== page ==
I am reading https://arxiv.org/pdf/math/0605694.pdf to understand about (hyper)cohomology groups of stack $\mathcal{X}$ with valued in a complex of abelian sheaves $\mathcal{M}$.

Let $\mathcal{F}$ be a sheaf on a topological space $X$ and we want to introduce sheaf cohomology of $\mathcal{X}$ with values in $\mathcal{F}$. We introduce global section functor $$\Gamma(X,-):(\text{abelian sheaves on } X)\rightarrow (\text{abelian groups})$$ and then, as $\Gamma(X,-)$ is left exact functor, it produces right derived functors $R^i\Gamma(X,-)$ and $R^i\Gamma(X,\mathcal{F})$ is declared as $i$th cohomology of $X$ with valued in sheaf $\mathcal{F}$ and we denoted this by $H^i(X,\mathcal{F})$. (Please correct me if I have misunderstood something till here).

Now, we want to generalize the notion of topological space to not just a category (site) but a stack $\mathcal{X}\rightarrow Man$. Fixing a Grothendieck topology on category $Man$ of smooth manifolds induces a Grothendieck topology on $\mathcal{X}$. Thus, we can talk about sheaf over $\mathcal{X}$ just like a sheaf over a topological space. Sheaf over $\mathcal{X}$ is a functor $\mathcal{F}:\mathcal{X}^{op}\rightarrow (Set)$.

We consider the category of sheaves over $\mathcal{X}$ just like category of sheaves over $X$.

To imitate the notion of definition of sheaf cohomology in topological set up, we need to make sense of notion of Global section functor. $$\Gamma(\mathcal{X},-):(\text{sheaves over } \mathcal{X})\rightarrow (Sets)$$

Let $\mathcal{F}$ is a sheaf on $\mathcal{X}$. We do not have (or atleast I do not see) an object in $\mathcal{X}$ that behaves like $X$ where I can just evaluate $\mathcal{F}$ and get a set.

What one can do is, see that there is a bijection $\text{Hom}_{\text{sheaves(X)}}(\underline{0},\mathcal{F})\rightarrow \mathcal{F}(X)$ from here in Vakil's notes.

Thus, $$\Gamma(X,-):(\text{abelian sheaves on } X)\rightarrow (\text{abelian groups})$$ with $\mathcal{F}\mapsto \mathcal{F}(X)$ can be seen as $$\Gamma(X,-):(\text{abelian sheaves on } X)\rightarrow (\text{abelian groups})$$ with $\mathcal{F}\mapsto \text{Hom}_{\text{sheaves(X)}}(\underline{0},\mathcal{F})$.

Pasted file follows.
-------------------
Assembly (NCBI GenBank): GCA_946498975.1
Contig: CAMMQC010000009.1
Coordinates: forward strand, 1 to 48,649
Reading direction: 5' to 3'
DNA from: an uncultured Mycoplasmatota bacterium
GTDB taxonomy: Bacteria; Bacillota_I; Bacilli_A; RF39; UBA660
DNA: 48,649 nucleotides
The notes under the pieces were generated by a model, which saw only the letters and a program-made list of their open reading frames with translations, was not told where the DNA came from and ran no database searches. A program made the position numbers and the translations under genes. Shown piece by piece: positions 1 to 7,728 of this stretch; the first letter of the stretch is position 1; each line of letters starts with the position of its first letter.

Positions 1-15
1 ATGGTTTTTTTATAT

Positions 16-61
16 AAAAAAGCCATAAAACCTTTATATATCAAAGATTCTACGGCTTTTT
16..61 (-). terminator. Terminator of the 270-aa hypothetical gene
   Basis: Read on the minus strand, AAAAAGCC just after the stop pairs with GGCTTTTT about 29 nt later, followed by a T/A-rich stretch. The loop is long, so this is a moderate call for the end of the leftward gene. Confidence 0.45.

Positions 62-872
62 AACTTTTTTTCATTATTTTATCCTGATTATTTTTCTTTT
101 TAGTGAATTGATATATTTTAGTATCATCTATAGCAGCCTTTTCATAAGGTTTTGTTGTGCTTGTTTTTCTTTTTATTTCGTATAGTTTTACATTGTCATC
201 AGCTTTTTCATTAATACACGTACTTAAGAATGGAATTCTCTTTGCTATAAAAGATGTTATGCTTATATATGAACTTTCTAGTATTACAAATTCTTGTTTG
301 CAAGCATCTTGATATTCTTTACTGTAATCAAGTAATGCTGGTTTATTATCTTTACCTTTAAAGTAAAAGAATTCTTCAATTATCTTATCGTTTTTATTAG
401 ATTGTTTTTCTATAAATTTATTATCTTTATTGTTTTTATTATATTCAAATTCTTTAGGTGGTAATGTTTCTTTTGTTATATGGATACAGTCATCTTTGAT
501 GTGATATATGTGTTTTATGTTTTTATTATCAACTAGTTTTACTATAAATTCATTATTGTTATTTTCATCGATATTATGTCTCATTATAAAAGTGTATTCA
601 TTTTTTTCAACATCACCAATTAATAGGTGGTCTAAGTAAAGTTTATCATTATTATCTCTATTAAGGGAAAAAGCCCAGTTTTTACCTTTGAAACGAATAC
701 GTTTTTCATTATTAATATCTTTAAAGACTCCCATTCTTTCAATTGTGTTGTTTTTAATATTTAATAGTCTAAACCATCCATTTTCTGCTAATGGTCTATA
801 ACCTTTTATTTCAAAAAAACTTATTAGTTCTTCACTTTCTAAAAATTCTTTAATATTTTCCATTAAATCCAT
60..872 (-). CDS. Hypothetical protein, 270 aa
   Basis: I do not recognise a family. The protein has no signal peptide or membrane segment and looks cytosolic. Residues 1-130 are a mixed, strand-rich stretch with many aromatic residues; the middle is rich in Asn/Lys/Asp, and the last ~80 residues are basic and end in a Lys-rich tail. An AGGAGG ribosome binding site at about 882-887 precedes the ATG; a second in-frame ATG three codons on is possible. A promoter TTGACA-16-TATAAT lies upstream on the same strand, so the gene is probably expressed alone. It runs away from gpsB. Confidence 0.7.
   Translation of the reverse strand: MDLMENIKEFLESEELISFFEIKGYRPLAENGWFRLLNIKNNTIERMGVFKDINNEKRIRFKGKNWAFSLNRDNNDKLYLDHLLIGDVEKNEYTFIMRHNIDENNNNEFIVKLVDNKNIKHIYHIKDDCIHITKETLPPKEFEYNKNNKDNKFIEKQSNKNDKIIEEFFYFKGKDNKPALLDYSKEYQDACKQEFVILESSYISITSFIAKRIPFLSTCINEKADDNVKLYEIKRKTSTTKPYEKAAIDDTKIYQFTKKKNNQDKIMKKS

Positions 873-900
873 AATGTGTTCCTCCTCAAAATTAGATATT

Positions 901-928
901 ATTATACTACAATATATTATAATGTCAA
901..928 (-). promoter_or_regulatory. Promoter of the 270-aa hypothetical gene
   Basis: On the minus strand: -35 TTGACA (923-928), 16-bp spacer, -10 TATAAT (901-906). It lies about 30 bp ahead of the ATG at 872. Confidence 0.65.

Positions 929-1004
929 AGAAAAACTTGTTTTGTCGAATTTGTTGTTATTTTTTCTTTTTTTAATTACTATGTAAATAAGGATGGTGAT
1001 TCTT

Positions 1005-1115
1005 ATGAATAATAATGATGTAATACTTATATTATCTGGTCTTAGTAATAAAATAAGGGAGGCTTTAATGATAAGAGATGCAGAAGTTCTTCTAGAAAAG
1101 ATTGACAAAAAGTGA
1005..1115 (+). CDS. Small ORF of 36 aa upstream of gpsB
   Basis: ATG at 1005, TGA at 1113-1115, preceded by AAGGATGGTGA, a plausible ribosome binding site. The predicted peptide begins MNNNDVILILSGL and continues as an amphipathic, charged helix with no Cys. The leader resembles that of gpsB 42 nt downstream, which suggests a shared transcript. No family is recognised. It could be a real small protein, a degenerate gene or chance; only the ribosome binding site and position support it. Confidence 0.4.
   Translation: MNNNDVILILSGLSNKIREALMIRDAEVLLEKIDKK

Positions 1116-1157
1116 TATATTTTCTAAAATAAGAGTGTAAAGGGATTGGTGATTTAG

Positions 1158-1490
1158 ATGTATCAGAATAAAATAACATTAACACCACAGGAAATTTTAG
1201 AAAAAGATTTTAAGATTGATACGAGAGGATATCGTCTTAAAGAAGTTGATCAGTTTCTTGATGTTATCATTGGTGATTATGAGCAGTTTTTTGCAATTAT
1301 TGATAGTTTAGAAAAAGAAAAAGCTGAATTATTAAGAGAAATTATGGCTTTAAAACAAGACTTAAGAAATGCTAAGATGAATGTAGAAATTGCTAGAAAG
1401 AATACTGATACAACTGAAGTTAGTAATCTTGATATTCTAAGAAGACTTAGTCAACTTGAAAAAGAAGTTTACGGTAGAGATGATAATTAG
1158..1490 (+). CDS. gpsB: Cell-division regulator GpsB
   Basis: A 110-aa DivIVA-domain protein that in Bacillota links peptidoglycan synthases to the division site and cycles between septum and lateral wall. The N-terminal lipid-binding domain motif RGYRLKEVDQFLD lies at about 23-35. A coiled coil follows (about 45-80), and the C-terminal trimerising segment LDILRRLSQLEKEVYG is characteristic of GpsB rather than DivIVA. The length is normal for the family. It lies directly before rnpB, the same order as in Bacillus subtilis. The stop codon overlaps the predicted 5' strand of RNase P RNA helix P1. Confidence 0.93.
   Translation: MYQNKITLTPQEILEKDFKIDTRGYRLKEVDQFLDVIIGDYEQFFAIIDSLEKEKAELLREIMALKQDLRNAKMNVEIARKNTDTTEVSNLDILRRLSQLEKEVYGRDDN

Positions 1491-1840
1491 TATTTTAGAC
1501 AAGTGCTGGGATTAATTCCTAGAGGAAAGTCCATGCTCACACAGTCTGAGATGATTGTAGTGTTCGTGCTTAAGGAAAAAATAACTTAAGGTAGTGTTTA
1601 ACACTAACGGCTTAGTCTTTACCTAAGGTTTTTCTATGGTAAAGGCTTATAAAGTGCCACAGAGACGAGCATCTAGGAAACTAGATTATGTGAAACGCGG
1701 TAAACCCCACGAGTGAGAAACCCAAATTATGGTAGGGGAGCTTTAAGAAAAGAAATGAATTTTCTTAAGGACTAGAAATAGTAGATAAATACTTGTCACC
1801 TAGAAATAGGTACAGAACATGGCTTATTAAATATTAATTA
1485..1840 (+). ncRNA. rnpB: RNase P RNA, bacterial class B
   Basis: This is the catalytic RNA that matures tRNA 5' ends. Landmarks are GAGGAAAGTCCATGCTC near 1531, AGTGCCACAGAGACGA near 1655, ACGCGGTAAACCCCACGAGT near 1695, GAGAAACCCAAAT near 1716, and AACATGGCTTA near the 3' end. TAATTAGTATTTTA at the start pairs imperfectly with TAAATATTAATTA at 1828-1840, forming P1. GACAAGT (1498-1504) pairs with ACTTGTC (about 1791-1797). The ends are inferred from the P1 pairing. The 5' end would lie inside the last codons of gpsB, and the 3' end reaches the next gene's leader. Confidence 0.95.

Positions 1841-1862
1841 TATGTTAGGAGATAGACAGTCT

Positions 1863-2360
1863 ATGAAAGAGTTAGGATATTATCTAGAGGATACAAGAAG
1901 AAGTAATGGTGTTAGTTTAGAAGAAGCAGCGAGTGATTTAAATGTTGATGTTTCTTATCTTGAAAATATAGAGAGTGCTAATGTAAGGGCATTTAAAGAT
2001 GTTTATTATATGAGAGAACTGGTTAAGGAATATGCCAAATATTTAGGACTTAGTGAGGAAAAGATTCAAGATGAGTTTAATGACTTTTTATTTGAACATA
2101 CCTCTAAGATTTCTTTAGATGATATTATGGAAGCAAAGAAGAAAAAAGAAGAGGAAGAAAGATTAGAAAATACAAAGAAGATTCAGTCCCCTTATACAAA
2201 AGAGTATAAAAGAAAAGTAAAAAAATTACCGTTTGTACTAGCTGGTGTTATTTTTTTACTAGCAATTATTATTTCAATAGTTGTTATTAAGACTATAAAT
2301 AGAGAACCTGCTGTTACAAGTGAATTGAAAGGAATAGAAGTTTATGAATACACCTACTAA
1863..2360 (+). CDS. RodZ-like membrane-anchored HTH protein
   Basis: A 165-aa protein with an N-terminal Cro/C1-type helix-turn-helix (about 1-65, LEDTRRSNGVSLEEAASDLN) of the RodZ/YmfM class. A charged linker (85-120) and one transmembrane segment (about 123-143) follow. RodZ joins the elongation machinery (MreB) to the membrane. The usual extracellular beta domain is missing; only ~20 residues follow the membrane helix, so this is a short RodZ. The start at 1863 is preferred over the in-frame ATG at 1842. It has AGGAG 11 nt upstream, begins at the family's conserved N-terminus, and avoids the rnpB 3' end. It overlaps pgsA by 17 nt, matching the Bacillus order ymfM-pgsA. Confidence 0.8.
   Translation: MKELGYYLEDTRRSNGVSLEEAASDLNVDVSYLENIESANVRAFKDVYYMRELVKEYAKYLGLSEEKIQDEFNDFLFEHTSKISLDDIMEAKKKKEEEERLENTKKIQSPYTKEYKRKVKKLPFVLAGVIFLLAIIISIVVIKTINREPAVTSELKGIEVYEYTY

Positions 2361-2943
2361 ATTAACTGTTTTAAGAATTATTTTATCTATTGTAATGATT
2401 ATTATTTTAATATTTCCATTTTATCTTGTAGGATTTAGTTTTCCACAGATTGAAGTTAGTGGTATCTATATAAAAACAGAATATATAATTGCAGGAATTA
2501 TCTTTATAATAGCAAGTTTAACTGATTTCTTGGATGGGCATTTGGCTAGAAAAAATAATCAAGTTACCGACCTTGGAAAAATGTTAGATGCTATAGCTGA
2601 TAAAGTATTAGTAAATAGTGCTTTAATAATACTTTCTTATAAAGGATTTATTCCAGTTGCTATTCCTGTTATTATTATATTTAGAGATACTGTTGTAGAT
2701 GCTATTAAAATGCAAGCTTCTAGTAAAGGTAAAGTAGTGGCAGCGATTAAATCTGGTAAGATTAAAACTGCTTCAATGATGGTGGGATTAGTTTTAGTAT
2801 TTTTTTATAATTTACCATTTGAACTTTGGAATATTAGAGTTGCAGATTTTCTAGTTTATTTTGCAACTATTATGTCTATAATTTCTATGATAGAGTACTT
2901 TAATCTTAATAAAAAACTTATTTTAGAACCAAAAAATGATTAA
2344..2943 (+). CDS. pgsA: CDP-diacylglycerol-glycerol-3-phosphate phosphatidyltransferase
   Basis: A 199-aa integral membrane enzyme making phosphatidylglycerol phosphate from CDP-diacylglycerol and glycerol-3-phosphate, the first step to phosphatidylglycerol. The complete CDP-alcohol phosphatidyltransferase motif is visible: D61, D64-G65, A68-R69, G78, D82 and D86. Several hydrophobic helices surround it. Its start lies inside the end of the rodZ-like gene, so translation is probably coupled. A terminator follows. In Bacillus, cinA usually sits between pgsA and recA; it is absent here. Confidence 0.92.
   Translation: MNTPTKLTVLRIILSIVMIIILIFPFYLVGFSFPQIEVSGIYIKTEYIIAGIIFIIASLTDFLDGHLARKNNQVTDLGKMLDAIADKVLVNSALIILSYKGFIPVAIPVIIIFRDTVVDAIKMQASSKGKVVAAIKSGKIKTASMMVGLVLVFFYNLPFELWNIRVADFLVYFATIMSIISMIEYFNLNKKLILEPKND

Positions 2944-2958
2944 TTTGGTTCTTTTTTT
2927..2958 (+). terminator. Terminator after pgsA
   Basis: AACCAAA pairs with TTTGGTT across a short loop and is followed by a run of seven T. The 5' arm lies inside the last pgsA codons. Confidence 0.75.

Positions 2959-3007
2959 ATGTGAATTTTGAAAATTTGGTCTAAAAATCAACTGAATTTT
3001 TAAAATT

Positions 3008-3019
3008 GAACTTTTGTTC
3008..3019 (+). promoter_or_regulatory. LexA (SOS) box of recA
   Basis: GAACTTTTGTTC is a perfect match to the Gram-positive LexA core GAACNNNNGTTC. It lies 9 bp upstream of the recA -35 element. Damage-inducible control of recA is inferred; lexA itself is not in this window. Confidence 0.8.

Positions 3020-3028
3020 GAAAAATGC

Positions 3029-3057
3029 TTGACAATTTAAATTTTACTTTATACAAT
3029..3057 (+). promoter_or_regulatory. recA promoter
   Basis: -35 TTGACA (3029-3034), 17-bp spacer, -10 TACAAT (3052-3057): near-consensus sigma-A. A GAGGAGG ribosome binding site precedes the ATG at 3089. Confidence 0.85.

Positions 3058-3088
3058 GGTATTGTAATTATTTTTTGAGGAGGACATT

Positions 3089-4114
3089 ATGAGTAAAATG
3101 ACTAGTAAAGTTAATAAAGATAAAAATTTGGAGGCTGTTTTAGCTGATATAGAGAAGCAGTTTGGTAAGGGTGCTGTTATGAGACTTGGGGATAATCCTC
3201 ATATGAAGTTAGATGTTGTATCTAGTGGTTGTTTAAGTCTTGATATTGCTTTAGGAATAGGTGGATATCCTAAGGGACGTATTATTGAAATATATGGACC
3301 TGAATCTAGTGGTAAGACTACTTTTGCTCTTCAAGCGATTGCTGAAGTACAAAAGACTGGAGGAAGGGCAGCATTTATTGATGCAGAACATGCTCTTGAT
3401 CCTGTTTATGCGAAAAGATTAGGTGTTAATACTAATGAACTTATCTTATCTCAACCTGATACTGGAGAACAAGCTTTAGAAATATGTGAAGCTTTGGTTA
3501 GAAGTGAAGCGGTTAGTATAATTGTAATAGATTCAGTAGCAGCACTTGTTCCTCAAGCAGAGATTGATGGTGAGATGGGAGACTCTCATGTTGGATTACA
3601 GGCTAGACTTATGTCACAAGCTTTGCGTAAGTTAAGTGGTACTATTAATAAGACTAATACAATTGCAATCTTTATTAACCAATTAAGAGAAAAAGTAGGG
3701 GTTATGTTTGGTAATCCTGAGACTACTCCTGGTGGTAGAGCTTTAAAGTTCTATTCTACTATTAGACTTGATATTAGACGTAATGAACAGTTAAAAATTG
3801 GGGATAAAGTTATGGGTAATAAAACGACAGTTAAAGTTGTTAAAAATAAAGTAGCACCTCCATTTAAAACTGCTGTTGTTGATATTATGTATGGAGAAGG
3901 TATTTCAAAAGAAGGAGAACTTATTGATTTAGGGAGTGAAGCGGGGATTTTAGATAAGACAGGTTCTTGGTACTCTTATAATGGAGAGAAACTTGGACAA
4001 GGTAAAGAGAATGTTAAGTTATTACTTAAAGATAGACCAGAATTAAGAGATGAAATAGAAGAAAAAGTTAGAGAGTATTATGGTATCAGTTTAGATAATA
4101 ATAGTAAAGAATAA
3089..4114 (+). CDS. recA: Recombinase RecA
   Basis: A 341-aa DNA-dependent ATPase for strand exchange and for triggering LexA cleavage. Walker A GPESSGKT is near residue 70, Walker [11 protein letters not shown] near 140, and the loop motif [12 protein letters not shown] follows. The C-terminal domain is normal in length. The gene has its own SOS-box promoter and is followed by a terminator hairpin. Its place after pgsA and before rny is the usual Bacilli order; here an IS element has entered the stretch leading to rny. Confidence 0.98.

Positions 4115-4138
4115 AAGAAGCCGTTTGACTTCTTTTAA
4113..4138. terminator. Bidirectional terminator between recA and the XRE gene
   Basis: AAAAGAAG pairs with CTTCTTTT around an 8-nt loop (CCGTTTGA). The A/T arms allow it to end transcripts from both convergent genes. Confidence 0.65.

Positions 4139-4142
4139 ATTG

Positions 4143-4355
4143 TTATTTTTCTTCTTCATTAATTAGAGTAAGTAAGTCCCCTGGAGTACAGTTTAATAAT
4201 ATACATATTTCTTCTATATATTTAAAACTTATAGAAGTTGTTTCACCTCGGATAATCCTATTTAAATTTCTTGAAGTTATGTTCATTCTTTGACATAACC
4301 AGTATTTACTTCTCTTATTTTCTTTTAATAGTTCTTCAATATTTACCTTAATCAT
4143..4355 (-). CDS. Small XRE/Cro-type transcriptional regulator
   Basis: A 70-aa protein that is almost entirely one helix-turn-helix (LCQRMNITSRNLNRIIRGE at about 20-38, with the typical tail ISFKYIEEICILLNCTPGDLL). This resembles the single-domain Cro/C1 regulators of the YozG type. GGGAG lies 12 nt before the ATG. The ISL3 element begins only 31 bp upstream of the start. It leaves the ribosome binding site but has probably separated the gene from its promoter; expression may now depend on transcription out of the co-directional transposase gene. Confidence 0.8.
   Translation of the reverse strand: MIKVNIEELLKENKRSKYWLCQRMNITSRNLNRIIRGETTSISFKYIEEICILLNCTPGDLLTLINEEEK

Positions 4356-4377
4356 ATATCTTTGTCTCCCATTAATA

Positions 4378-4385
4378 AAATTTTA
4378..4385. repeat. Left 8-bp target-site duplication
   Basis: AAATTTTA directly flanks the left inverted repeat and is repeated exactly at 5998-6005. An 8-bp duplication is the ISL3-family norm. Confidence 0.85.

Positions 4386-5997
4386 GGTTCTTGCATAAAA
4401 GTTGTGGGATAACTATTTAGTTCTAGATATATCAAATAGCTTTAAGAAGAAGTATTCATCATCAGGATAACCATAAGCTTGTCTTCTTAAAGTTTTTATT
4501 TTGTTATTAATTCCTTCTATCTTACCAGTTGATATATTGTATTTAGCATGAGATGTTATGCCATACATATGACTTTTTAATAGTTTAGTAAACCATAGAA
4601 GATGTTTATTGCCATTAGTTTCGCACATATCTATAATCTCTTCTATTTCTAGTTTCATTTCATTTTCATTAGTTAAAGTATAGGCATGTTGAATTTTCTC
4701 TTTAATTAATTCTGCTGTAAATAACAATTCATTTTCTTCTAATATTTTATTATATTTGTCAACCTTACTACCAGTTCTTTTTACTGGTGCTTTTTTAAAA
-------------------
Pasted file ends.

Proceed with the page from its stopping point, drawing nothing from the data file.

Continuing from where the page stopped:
Second way of seeing global sections functor can be extended to stakcs, with out much changes.

$$\Gamma(\mathcal{X},-):(\text{abelian sheaves on } \mathcal{X})\rightarrow (\text{abelian groups})$$ with $\mathcal{F}\mapsto \text{Hom}_{\text{sheaves}(\mathcal{X})}(\underline{0},\mathcal{F})$.

I am guessing this is what they mean in page $18$ https://arxiv.org/pdf/math/0605694.pdf when they say global section functor.

Just for the same reason as global section functor on $X$ is left exact , the global section functor on $\mathcal{X}$ is left exact (I did not check, is there anything non trivial happening here that does not happen in case of just a topological space? I do not think so).

As this functor $\Gamma(\mathcal{X},-)$ is left exact, we can talk about right derived functors $R^i\Gamma(\mathcal{X},-)$ which are also denoted by $$H^i(\mathcal{X},-):(\text{abelian sheaves on } \mathcal{X})\rightarrow (\text{abelian groups})$$

Then the paper says something which I do not quite understand.

Passing to derived category of complexes of abelian sheaves over $\mathcal{X}$, we get the total derived functor $$R\Gamma(\mathcal{X},-):D^+(\mathcal{X})\rightarrow D^+(\text{abelian groups}).$$ For a complex $\mathcal{M}\in D^+(\mathcal{X})$ of abelian sheaves on $\mathcal{X}$, the homology groups of the complex $R\Gamma(\mathcal{X},\mathcal{M})$ are denoted by $\mathbb{H}^i(\mathcal{X},\mathcal{M})=h^i(R\Gamma(\mathcal{X},\mathcal{M}))$ are called the hypercohomology groups of $\mathcal{X}$ with values in $\mathcal{M}$.

I understand almost nothing that is written in above block. I have not seen something similar when studying sheaf cohomology on a scheme (I did not read so much).Can someone point me to similar definition in case of sheaf cohomology on a scheme. What is the necessity to go to so called complex of abelian sheaves? What am I missing here?

Given a stack $\mathcal{X}$ they define a sheaf $\Omega^i_{\mathcal{X}}$ for each $i$ as some type of differential forms and then say, this gives a complex $\Omega$ of sheaves of $\mathbb{R}$ vector spaces over $\mathcal{X}$ which they call as deRham complex of $\mathcal{X}$. They say, its Hypercohomology (defined above for a complex $\mathcal{M}$) is called the deRham cohomology of $\mathcal{X}$:

$$H^i_{DR}(\mathcal{X})=\mathbb{H}^i(\mathcal{X},\Omega_{\mathcal{X}})$$ This is done in page $19$.

I am trying to relate this notion of defining deRham cohomology using sheaf cohomology with the same thing happening i.e., going from sheaf cohomology to deRham cohomology in case of manifold.

Any suggestions regarding this are welcome.